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© Research
Publication : Journal of bacteriology

Effect of growth temperature on Crl-dependent regulation of sigmaS activity in Salmonella enterica serovar Typhimurium

Scientific Fields
Diseases
Organisms
Applications
Technique

Published in Journal of bacteriology - 02 May 2008

Robbe-Saule V, Carreira I, Kolb A, Norel F

Link to Pubmed [PMID] – 18456810

J. Bacteriol. 2008 Jul;190(13):4453-9

The small regulatory protein Crl favors association of the stationary-phase sigma factor sigma(S) (RpoS) with the core enzyme polymerase and thereby increases sigma(S) activity. Crl has a major physiological impact at low levels of sigma(S). Here, we report that the Crl effects on sigma(S)-dependent gene expression, the H(2)O(2) resistance of Salmonella enterica serovar Typhimurium, and the resistance of this organism to acidic pH are greater at 28 degrees C than at 37 degrees C. Immunoblot experiments revealed a negative correlation between sigma(S) and Crl levels; the production of Crl was slightly greater at 28 degrees C than at 37 degrees C, whereas the sigma(S) levels were about twofold lower at 28 degrees C than at 37 degrees C. At both temperatures, Crl was present in excess of sigma(S), and increasing the Crl level further did not increase the H(2)O(2) resistance level of Salmonella and the expression of the sigma(S)-dependent gene katE encoding the stationary-phase catalase. In contrast, increasing the sigma(S) level rendered Salmonella more resistant to H(2)O(2) at 28 degrees C, increased the expression of katE, and reduced the magnitude of Crl activation. In addition, the effect of Crl on katE transcription in vitro was not dependent on temperature. These results suggest that the effect of temperature on Crl-dependent regulation of the katE gene and H(2)O(2) resistance are mediated mainly via an effect on sigma(S) levels. In addition, our results revealed that sigma(S) exerts a negative effect on the production of Crl in stationary phase when the cells contain high levels of sigma(S).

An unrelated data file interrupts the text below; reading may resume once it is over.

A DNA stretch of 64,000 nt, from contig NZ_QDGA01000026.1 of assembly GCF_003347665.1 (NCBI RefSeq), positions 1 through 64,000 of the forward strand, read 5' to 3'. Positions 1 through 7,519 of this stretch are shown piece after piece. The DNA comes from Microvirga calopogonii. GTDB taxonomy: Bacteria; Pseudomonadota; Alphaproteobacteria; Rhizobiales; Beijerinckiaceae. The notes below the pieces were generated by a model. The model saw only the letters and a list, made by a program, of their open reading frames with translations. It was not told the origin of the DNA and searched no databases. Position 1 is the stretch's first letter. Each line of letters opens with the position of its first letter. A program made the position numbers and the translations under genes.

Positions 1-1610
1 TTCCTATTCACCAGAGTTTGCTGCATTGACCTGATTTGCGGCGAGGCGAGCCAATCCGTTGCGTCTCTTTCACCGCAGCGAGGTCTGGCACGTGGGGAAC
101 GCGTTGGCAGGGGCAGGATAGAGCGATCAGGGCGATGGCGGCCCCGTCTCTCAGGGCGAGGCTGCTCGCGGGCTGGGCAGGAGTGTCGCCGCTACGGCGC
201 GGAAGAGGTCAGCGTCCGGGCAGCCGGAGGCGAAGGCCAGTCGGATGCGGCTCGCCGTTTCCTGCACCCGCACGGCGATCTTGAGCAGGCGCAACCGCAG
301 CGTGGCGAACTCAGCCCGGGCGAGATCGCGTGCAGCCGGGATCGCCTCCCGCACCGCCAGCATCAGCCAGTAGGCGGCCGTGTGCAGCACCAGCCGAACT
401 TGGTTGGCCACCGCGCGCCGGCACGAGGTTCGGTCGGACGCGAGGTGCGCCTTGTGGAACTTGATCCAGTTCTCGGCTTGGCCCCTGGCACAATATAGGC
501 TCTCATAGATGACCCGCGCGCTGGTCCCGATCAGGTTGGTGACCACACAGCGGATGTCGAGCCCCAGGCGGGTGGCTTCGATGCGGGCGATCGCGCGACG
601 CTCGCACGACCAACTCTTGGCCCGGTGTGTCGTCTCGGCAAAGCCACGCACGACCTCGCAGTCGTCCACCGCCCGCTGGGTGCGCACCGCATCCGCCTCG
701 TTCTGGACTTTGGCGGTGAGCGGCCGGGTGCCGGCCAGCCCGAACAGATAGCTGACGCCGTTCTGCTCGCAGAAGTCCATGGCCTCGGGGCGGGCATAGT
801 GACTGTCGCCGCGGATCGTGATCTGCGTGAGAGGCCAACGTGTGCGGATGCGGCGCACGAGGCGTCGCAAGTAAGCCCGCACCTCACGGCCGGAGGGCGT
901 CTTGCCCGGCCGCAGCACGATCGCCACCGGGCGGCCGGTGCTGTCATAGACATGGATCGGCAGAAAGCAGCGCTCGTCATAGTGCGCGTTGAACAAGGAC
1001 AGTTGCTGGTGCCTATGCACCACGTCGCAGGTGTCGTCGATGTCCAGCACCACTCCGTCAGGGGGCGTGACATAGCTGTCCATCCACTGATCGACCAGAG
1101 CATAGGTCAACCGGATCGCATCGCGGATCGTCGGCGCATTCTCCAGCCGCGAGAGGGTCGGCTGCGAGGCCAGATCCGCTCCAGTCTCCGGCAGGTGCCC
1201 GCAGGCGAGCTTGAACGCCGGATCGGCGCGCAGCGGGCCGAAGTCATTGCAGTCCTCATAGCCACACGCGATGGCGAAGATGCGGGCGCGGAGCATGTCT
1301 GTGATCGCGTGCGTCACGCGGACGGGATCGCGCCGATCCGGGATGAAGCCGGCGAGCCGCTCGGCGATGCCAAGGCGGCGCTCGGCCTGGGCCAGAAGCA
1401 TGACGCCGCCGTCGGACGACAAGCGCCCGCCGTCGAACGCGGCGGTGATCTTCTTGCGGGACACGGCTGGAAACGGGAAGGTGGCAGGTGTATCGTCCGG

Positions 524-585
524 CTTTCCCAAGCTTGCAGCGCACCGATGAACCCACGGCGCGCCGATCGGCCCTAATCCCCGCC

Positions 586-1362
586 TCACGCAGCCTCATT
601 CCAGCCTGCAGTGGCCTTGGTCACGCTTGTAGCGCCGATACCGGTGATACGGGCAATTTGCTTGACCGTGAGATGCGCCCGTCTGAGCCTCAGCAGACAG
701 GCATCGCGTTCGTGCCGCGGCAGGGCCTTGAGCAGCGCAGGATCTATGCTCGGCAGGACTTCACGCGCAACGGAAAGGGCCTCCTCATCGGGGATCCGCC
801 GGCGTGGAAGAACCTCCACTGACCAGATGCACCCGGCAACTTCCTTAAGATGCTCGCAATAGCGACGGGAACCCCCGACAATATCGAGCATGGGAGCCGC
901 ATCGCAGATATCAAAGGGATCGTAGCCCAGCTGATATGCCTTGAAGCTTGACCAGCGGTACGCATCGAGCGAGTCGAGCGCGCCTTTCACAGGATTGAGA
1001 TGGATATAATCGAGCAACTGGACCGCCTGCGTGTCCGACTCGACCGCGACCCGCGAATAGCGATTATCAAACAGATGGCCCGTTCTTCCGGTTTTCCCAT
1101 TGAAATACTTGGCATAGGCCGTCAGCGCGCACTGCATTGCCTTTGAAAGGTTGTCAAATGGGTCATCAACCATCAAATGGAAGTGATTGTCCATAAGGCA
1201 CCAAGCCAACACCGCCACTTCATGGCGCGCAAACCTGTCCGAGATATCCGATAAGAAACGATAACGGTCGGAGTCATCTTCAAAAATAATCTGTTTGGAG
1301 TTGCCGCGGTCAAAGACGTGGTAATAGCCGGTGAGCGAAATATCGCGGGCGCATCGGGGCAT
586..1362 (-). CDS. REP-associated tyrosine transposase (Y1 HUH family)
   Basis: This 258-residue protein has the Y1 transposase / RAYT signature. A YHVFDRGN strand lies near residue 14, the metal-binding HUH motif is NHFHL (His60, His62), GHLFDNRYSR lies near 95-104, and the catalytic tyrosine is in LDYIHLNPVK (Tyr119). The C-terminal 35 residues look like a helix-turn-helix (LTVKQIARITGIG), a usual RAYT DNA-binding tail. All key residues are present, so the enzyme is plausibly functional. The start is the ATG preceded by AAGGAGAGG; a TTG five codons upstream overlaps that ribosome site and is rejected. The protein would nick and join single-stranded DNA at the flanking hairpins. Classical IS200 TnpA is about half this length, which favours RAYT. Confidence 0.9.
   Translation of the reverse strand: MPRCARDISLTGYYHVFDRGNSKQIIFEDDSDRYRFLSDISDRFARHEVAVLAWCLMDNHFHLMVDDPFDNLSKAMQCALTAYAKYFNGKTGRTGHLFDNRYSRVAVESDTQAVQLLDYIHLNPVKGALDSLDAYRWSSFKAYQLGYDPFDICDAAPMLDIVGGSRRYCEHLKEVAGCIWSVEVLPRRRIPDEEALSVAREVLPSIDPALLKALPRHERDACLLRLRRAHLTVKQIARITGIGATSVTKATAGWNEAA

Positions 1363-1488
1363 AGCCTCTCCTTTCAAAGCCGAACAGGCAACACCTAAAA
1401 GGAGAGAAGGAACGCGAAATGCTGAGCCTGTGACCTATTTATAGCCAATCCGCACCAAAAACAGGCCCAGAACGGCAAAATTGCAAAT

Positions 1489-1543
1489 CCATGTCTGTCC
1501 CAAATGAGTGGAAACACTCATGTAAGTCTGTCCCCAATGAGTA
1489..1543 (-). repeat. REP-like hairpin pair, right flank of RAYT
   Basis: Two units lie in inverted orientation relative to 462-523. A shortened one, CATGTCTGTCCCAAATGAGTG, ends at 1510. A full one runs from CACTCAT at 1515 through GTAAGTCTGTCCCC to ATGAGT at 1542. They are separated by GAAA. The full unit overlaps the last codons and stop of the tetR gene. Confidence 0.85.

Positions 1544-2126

http://www.ncbi.nlm.nih.gov/pubmed/18456810